I received a complimentary copy of Repeat from NetGalley—I selected it on a whim, hoping for something light after reading a number of books about deceit, murder, and stalking. In this case, Neal Pollack gave me just the levity I needed with this quick, easy (if predictable) read.
Brad Cohen, failed screenwriter, is about to turn 40. But he has no idea how many times this is about to happen.
Although he was initially headed for success, Brad got derailed somewhere in the midst of marriage and children and a minor pot addiction and working on a show called Battlecats (sadly not real, although it appears ThunderCats is). He’s barely scraping by, and his last shot is pitching show to Fox. It’s a pathetic concept, according to his manager, his wife, and one of the Fox execs: a guy gets caught in an infinite time loop and is forced to keep repeating the first 40 years of his life until he can figure out how to make it stop.
Some of you might be thinking, “Wait, isn’t that the plot of Groundhog Day? Or perhaps one of the many other similar stories out there where the character has to relive the same day/week/year/decade?” The answer is yes, but self-consciously so; the characters all ask Brad the same thing about his show concept, and he insists that it’s different.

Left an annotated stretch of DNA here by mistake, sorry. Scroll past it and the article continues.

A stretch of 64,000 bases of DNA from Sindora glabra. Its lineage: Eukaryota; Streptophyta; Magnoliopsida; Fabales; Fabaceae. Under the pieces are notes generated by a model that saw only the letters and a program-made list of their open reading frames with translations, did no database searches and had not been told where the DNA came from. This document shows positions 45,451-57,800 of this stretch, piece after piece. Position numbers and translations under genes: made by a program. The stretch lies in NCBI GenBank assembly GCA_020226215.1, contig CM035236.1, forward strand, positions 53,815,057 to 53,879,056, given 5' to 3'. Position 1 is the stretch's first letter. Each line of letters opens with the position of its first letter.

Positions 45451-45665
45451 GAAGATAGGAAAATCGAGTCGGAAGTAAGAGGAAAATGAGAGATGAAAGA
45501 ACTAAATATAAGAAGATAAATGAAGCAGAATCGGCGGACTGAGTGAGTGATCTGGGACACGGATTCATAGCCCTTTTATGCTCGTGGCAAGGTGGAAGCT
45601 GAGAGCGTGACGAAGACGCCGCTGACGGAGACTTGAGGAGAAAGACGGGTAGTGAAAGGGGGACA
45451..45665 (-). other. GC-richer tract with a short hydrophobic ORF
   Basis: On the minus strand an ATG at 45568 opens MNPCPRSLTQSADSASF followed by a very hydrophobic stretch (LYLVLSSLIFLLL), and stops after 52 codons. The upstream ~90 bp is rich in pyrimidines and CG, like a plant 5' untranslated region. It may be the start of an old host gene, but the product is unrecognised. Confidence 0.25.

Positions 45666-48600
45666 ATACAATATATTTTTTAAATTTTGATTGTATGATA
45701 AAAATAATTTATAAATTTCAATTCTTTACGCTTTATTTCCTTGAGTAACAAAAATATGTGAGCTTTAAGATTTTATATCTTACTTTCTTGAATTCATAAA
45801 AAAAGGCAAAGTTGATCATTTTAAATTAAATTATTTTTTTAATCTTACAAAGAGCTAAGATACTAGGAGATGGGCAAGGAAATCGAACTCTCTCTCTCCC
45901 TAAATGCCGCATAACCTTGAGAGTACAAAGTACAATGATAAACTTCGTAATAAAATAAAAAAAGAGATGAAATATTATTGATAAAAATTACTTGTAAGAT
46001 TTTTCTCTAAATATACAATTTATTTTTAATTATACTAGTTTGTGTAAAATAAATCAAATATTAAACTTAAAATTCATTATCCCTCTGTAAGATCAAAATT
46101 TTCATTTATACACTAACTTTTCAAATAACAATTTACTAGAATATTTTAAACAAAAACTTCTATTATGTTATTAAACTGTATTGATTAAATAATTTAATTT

Well, lucky for us readers, we get to see exactly how it’s different. Because Brad’s wife is something of a potion-mixing “sexy witch” (his words), and upon his 40th birthday, he finds himself in the exact circumstances of his imagined character. Upon his 40th birthday, Brad wakes up in the womb.
After realizing that he is destined to live the next 40 years of his life again, Brad decides to make the best of it. This time, he can do it right—he can make amazing investments, he can buy property in up-and-coming neighborhoods, and if he plays his cards right, maybe he can even help save America from impending disaster (think 9/11). But Brad quickly finds that a few life changes may dramatically alter his world on a personal level—and at a certain point, he knows his foreknowledge will run out. So what happens when Brad hits his next 40th birthday?
There. I feel like I just wrote a promo for a Rob Schneider movie. And really, that’s sort of what Repeat reads like; it’s amusing, but not necessarily funny, and you care about the characters, but let’s be honest—not that much. Although Brad learns some great lessons about life and choices through his unusual experience, nothing really comes as a surprise along the way.
I think the biggest issue with this novel is that there was really only one possible logical, natural, satisfying ending, so it came as no shock to me when it took place. In fact, it was such a simple solution that I was amazed Brad couldn’t come up with it sooner. The guy lives not just one lifetime, but what equates to hundreds or even over a thousand years, and it takes him that long to figure out how to make the cycling stop? I don’t buy it.
OVERALL RATING (within genre): 3/5 Stars
TL;DR: A novel about a man who repeats the first 40 years of his life over and over again is unsurprisingly predictable, but fairly entertaining nonetheless.